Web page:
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 Ding Shang  (1954 - )

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Lived/Active: California / China      Known for: figure

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Ad Code: 4
AskART Artist
from Auction House Records.
Young Ballerina
Artwork images are copyright of the artist or assignee
This biography from the Archives of AskART:
A figure and portrait painter, primarily of female subjects, he has Chinese heritage and became an American resident.

In China, he was the youngest of six children and grew up happily in the city of Kunming, but his life was interrupted by the turmoil of the Chinese Revolution. As a twenty year old painter and soldier from China, he caught the attention for his skill in capturing battlefield scenes from Madame Mao when he was exhibiting in Beijing in 1974. Her support led to making him famous and to special encouragement from professors from the Central Art Academy where he got an undergraduate art degree.

the youngest student ever admitted, he earned a Master's Degree in 1981 from the Zhejian Academy of Fine Arts and then became an associate professor at the People's Liberation Army Academy of Art. When the American sculptor, Chapel visited the campus, he invited Shang to the United States.

In 1988, he left his wife and daughter in China and went to Colorado where Chapel lived and arranged an exhibit for him with a Chinese benefactor in Los Angeles contributing the frames. The show was a great success, and struggling with bureaucrats, he finally got his wife and daughter to America where the three settled in Southern California.

Biography from Altermann Galleries and Auctioneers, II:
Shang Ding was born in Kunming, China, the youngest of six children. His father was a journalist and his mother a factory union leader. He remembers becoming intrigued by painting at the age of three, with his brother guiding his early efforts. At first his father opposed this fascination with painting, but soon recognized his son's talent and became very supportive.

During the Cultural Revolution in the late 1960's, many journalists were imprisoned, among them Ding's father. Ding was fourteen when his parents were arrested and held for three years, an event that changed his life dramatically. Where he was once free to play with the other children, he now felt different from the others and, not knowing when his parents might return, knew he must secure a future for himself. Ding became even more dedicated to his study of art.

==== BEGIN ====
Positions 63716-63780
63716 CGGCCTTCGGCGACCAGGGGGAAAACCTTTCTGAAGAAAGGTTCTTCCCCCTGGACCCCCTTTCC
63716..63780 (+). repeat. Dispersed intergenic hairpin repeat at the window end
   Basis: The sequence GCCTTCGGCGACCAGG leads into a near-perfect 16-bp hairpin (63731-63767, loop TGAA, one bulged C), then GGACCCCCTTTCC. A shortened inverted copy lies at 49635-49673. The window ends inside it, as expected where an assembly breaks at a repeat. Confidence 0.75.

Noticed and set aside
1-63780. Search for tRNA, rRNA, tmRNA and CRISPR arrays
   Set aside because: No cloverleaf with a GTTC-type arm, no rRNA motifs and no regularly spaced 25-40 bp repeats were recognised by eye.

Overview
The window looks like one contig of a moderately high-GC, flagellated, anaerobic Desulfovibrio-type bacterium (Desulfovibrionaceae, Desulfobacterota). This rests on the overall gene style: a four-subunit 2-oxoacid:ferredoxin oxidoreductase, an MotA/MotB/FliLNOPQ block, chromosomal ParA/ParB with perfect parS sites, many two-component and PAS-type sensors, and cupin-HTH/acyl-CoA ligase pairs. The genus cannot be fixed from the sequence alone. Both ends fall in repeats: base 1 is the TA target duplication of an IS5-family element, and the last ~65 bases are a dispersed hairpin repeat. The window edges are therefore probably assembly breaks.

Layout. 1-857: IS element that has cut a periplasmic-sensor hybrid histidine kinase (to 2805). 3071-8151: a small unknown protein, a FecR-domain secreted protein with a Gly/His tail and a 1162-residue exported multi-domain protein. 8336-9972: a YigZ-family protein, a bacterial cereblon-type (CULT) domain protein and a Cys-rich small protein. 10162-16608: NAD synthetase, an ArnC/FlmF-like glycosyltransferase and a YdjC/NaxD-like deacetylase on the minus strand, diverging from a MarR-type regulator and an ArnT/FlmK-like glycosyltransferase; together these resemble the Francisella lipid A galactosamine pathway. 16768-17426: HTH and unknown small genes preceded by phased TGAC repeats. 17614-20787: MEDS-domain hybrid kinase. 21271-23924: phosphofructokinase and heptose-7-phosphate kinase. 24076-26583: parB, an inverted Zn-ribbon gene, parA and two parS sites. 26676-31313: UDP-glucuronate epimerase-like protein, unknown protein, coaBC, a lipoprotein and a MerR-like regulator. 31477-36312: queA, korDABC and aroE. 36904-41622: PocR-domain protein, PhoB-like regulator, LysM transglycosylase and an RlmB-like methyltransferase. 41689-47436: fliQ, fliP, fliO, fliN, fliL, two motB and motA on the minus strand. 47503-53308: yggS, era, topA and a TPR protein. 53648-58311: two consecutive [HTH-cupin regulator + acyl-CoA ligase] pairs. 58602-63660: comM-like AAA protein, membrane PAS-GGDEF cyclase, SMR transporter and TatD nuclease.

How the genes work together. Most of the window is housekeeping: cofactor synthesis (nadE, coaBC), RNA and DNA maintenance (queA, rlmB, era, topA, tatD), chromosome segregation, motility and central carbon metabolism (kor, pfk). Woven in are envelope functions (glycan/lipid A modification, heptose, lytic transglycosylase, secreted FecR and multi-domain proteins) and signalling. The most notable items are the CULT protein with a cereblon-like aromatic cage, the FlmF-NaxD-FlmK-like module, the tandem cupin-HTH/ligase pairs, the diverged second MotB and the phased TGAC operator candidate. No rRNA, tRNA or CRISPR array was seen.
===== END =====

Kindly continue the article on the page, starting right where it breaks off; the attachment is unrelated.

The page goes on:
At seventeen, Ding joined the army. At night, while everyone else was sleeping, he would work at his painting under the sheets, using a flashlight. He worked at the front lines of several battles in southern China. This was after the United States had pulled out of Viet Nam, and China was at war with the North Vietnamese. Eight years of painting and working with other soldiers, never receiving a promotion, gave Ding a deep understanding of ordinary people and their perseverance in the face of hardship and fear. His works of soldiers at war elicited the best of his talent, strengthened his character, and inspired him to continue. His paintings also began to win awards.

In 1974, Ding entered a show in Beijing where Mao Zedong's wife noticed his work. She was greatly impressed that such talent could come from a 20-year-old youth and drew great attention to his work. Professors from the Central Art Academy were equally impressed, and Ding began his path to fame. He continued his training, eventually receiving a Masters Degree from the Zhejiang Academy of Fine Arts. He then became an Associate Professor at the Peoples Liberation Army Academy of Art, and delivered regular lectures at the Chinese Central Academy of Fine Arts.

In December of 1984, Ding met an American sculptor named Chapel, who had been invited to China to lecture on American bronze sculpture. The two men began a friendship that would change Ding's life. Ding had read about the West, and it was his dream to study art there. In November of 1988, leaving his wife and young daughter behind, he came to the United States to begin a new career. "Life here is always new and changing; the culture is new and people are not afraid of change. China has such deep history and change does not always come easily." In China, Ding had stories to tell about a hard life, but his expression was limited. Now he wants to tell an international story, something that everyone can understand and relate to.


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